Obamacare Exchanges and "routine" cancer treatment: A touching story of haves versus “have an Exchange plan”
NOTE!!!! I am using my own Washington State for case studies in my posts because we seem to have fairly stable web sites for looking up information. If you research in your state, I believe you will find largely similar results. The point of this post is that doctors and hospitals in this country are intermingled, as health “care” mega-corporations swallow little guys etc. Because of this, thin provider networks create severely limited patient care, in a far more complicated way than simply requiring us to choose alternate providers. I repeat,this is NOT, NOT, NOT NOT a Washington-state-specific problem.
The heartwarming story/myth
I perused the web site of Evergreen Medical Center, an Exchange-plan friendly hospital in my state. There, I found lovely marketing materials, success stories of breast, colon, blood and other cancer cures. I could almost hear the violins playing.
For a second, my cynical heart melted. Maybe I’m being a little too shrill about this whole thin provider network problem. What’s so wrong if only certain hospitals offer care? We Exchange plebes would still get high quality care, as it seems!
Then I searched to see if the doctors mentioned in these lovely stories are in-network on Exchange plans and…..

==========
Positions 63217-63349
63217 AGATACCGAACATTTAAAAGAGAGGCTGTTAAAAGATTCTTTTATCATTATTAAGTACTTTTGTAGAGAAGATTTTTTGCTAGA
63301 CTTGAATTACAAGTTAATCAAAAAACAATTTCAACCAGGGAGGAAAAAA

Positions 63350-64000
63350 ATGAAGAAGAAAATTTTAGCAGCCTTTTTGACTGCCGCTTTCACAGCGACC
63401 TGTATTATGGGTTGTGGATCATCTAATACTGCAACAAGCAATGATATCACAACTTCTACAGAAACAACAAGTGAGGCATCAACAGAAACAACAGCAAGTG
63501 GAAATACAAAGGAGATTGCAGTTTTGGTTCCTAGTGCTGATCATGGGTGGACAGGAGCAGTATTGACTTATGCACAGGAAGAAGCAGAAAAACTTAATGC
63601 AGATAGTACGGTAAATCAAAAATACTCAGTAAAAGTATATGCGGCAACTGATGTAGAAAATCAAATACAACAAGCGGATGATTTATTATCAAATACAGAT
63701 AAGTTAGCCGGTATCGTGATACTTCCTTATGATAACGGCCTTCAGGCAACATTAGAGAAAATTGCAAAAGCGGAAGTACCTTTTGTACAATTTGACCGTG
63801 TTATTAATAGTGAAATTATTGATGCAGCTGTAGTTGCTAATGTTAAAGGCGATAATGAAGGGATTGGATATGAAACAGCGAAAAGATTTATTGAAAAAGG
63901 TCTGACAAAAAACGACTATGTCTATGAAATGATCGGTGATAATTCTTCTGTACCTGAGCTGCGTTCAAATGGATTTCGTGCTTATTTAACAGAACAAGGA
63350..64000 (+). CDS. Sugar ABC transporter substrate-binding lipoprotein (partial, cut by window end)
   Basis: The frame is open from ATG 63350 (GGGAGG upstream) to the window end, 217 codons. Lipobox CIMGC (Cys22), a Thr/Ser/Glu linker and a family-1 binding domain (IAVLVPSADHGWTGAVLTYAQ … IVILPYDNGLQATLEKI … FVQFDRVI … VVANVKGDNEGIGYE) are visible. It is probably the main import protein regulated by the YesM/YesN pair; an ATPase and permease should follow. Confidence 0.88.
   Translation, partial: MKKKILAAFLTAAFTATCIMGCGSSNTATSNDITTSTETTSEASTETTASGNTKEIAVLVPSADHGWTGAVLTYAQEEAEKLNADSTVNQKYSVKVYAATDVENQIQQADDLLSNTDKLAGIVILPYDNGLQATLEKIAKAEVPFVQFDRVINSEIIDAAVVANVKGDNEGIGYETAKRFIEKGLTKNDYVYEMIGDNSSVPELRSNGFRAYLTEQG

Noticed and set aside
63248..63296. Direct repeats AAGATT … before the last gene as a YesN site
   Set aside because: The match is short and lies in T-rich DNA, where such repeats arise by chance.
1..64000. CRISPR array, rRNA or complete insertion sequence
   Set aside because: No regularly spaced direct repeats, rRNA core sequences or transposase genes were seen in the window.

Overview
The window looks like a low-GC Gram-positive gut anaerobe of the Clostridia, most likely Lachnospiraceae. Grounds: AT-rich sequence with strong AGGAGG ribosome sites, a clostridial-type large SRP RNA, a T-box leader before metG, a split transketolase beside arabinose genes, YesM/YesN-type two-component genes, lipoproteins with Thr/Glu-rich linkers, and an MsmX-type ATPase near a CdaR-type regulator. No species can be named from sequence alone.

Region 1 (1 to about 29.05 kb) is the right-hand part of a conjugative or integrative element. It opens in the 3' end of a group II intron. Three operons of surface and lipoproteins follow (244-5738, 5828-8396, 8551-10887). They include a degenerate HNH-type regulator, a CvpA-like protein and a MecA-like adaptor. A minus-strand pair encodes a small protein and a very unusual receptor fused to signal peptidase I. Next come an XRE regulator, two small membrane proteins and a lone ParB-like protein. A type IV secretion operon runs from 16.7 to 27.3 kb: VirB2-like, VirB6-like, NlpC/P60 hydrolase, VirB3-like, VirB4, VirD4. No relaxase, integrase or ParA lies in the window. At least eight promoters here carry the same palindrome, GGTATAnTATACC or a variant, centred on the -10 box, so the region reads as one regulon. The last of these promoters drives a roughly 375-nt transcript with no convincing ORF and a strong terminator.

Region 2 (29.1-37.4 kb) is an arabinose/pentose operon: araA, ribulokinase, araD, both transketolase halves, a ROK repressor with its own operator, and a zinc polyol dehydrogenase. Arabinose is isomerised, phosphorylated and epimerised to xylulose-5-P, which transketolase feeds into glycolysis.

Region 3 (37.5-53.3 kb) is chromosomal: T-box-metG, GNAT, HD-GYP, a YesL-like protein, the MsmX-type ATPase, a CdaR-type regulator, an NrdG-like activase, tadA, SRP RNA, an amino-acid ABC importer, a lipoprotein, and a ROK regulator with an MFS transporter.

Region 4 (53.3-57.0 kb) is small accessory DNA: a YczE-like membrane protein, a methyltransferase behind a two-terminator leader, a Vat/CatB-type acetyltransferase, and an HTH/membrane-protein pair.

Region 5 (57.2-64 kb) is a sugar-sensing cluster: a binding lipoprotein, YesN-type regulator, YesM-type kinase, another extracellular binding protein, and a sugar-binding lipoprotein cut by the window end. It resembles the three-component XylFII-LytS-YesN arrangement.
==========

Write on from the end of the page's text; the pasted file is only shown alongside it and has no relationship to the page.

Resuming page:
With very, very (,VERY) few exceptions, none of the cancer care providers mentioned in these feel-good articles were in-network for Exchange plans.
Even the director of the cancer program at Evergreen, Dr. Michael Hunter, is not contracted with any PPO Exchange plans except Community Health Plan of Washington, which gets terrible ratings for not paying even the simplest of claims.
The same holds true for the director of radiation oncology, Dr. Eric Taylor
Cascade Cancer Specialists, the group Evergreen uses for outpatient chemotherapy has been absorbed by our mega cancer center, Seattle Cancer Care Alliance, which has not contracted with Exchange plans.
The Moral and the Shell Game
Moral: Yes, some hospitals have contracted with Exchange insurance plans. However, please don’t go to them assuming that you can get in-network care, even for “routine” cancer. Even I was surprised about this. I thought only our hardest cases would be out of luck and the rest had at least reasonable access to care. The reality is that orgs like Seattle Cancer Care Alliance grow tentacles everywhere. When you eliminate them from the choices, you eliminate most or all of the choices.
Congress addressed the “holes” in insurance policies via creating the “10 essential benefits”. Access to doctors who treat serious illnesses was NOT one of those 10 essential benefits. Thus insurance companies created new holes in their policies, severely curtailing access to treatment for illnesses they have traditionally covered.
The Democrats are too busy protecting Obama to help us. The Republicans are too busy screaming "socialism". We have to protect each other, keep each other informed.